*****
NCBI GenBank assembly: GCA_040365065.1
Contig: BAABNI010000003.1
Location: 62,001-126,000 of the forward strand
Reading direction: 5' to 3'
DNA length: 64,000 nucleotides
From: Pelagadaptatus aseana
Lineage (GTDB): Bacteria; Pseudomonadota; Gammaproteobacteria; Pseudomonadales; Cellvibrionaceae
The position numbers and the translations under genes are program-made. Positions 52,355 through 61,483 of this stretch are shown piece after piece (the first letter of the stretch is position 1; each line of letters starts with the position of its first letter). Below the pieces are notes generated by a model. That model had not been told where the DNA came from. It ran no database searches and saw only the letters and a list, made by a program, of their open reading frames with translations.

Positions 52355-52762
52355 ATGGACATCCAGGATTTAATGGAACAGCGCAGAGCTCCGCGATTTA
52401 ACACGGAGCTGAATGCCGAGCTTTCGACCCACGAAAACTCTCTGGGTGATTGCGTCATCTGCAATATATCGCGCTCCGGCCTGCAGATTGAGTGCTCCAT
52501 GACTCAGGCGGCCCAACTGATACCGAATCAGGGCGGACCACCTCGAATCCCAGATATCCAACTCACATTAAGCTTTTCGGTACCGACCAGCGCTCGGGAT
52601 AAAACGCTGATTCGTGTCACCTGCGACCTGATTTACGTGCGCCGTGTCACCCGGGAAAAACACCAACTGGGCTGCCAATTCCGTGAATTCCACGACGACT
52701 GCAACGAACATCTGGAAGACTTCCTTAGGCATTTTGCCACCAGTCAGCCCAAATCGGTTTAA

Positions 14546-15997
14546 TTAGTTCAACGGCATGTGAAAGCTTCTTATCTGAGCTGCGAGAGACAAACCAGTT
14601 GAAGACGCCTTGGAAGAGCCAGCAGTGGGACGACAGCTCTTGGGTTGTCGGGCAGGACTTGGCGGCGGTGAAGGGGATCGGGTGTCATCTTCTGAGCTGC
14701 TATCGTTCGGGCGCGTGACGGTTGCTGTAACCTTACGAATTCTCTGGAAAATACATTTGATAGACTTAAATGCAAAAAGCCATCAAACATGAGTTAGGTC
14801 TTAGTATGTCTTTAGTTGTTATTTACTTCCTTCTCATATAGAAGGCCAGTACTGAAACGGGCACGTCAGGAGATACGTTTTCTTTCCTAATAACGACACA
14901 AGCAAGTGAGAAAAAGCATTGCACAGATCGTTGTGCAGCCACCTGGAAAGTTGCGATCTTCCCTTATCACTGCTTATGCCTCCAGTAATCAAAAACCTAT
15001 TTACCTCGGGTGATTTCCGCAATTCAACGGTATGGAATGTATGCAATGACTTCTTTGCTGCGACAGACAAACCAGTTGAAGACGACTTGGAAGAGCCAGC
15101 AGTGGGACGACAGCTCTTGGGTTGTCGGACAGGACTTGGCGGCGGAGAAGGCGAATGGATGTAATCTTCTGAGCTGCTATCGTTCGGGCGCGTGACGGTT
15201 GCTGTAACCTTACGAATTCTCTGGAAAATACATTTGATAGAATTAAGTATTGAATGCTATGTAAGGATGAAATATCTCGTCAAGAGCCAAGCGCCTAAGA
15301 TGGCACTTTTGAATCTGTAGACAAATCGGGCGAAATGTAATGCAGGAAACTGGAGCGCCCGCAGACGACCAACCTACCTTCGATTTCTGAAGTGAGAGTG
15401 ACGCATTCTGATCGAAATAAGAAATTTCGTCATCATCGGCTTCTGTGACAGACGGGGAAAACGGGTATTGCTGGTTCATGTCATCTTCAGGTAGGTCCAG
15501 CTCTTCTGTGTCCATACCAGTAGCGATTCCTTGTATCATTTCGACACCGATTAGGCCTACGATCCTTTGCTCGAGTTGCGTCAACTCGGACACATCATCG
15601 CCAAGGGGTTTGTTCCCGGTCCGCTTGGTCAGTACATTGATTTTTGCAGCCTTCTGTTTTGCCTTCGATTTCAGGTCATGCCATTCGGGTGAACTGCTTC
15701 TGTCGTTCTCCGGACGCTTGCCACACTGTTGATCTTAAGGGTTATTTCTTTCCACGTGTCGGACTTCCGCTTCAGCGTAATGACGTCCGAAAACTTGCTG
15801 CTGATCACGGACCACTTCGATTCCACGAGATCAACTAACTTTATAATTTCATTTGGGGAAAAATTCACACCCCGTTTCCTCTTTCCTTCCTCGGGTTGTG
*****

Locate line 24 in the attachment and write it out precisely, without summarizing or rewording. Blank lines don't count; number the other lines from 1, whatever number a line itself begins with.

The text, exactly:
15301 TGGCACTTTTGAATCTGTAGACAAATCGGGCGAAATGTAATGCAGGAAACTGGAGCGCCCGCAGACGACCAACCTACCTTCGATTTCTGAAGTGAGAGTG